Faculty Mentor Award

2017 Faculty Mentor Award: Guidelines for Nominations

Honor an Undergraduate Research Mentor for his/her success in mentoring undergraduate students in research. Nominations are closed for 2017.

Application Materials

Applicant Letter:
The mentor will provide an explanation of their cumulative mentoring activities involving undergraduate researcher(s). The letter should explicitly respond in a narrative manner to the three Evaluation Criteria (below) and should include a brief discussion of the applicant’s mentoring goals and/or philosophy. (Three page limit).

Curriculum vitae:
List only details relevant to applying for the award including brief bio info for applicant (e.g., contact and education info), names of undergraduate students mentored (include research course number(s) and other documentation of effort, if available), presentations by these students, publications by these students, awards received, etc. See Evaluation Criteria below. (Three page limit).

Colleague Letter:
A recommendation letter from a colleague of the applicant who can address the applicant’s mentoring of students in undergraduate research. (Two page limit).

Student Letters:
Two letters of support from students who were mentored as undergraduates by the applicant. One such letter must be from a student who was mentored by the applicant within the past five years. (One page limit for each letter).

The OUR Advisory Committee will review the completed applications and determine the award winner. The winning mentor will be recognized at the Annual Undergraduate Research Expo scheduled on April 21, 2017. The winner will receive a certificate and an award of $500.

*Note that individuals who have received awards in this competition already are not eligible to receive an award this year.

Evaluation Criteria

Below is a list of criteria for evaluation of the applications for the 2017 OUR Faculty Mentoring Awards.

1. Evidence of undergraduate student mentoring.

  1. The number and names of students mentored in research.
  2. Research course number and other documentation of effort per student.

2. Evidence of professional development of students mentored.

  1. The number of students presenting their work at conferences and meetings. National and international conferences are generally considered more important than internal or regional conferences.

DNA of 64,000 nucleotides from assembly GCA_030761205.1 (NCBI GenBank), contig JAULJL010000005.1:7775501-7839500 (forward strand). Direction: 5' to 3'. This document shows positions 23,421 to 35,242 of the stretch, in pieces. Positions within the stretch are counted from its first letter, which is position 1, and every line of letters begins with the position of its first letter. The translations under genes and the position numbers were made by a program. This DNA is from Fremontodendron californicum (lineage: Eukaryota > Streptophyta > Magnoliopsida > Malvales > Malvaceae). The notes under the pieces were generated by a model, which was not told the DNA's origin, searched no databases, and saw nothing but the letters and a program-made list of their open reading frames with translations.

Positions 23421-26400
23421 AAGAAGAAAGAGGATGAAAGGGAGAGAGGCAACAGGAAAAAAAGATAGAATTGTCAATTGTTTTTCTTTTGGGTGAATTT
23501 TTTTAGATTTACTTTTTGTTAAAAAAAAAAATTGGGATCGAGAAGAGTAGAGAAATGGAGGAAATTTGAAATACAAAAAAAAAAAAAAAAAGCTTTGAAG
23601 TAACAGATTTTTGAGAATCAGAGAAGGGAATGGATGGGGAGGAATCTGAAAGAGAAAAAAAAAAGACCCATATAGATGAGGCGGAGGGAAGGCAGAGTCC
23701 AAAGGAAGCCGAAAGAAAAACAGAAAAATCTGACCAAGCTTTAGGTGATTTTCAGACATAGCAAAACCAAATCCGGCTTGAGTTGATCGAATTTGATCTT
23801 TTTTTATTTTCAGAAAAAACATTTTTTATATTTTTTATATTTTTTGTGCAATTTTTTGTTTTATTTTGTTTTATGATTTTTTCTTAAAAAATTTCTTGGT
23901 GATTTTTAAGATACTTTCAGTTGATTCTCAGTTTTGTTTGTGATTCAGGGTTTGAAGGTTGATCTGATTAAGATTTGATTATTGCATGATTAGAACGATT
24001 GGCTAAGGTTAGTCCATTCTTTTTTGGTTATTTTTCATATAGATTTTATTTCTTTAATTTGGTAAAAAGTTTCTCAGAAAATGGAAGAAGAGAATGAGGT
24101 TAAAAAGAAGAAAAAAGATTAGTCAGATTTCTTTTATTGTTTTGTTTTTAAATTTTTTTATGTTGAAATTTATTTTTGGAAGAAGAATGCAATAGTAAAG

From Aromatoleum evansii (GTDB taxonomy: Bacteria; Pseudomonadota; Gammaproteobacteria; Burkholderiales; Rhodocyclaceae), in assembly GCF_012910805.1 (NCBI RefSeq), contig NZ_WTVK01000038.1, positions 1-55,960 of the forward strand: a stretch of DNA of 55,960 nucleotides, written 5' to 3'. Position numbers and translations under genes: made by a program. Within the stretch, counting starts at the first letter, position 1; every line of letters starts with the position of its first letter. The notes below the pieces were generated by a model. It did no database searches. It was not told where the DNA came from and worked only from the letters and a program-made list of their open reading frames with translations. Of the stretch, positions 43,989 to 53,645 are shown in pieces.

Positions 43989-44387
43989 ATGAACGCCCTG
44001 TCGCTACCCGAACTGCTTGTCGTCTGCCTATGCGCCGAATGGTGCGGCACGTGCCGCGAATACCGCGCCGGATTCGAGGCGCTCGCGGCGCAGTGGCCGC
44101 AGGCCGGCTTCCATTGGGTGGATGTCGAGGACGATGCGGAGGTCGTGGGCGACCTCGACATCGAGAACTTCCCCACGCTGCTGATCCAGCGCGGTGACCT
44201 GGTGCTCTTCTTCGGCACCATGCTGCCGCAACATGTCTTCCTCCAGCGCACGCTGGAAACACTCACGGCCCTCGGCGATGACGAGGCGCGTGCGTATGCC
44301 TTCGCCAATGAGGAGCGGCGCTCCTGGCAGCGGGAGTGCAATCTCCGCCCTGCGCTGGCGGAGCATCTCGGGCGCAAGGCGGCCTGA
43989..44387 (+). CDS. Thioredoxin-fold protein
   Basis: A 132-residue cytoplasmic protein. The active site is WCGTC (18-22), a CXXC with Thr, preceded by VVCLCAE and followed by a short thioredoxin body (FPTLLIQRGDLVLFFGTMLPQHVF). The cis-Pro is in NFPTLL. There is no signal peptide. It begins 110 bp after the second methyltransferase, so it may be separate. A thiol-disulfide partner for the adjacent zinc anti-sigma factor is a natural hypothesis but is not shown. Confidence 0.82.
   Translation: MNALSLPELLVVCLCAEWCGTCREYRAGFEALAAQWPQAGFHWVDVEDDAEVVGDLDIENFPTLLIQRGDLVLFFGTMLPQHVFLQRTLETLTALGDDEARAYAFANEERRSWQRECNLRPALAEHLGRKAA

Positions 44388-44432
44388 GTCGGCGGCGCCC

2. The number of publications co-authored or single-authored by students. Publications in discipline-specific journals should be considered more important than those in general undergraduate research journals.
  3. Evidence of activities within the research program that develop students into effective researchers as they are going through the experience. These activities should provide support that enables student success. Examples: structured mentoring programs (like pairing with more advanced students), regular faculty student meetings, expectations for students to write research reports and to give presentations, etc.
  4. Examples of professional development as described in the letter of application and the letters of support by the colleague and students.
  5. Reflective discussion of mentoring goals.

3. Evidence of impact and success.

  1. Impact of research experience on post-graduate success including either graduate school, professional school or career. We are looking for a meaningful influence of the research experience on post-graduate success.
  2. Awards received by students for their presentations or publications.
  3. Awards or grants received by faculty for mentoring students.
  4. Publications or invited presentations given by the faculty member about mentoring students.
  5. Examples of the impact of the mentoring experience on student’s ongoing success as described in the letter of application and the letters of support by the colleague and students.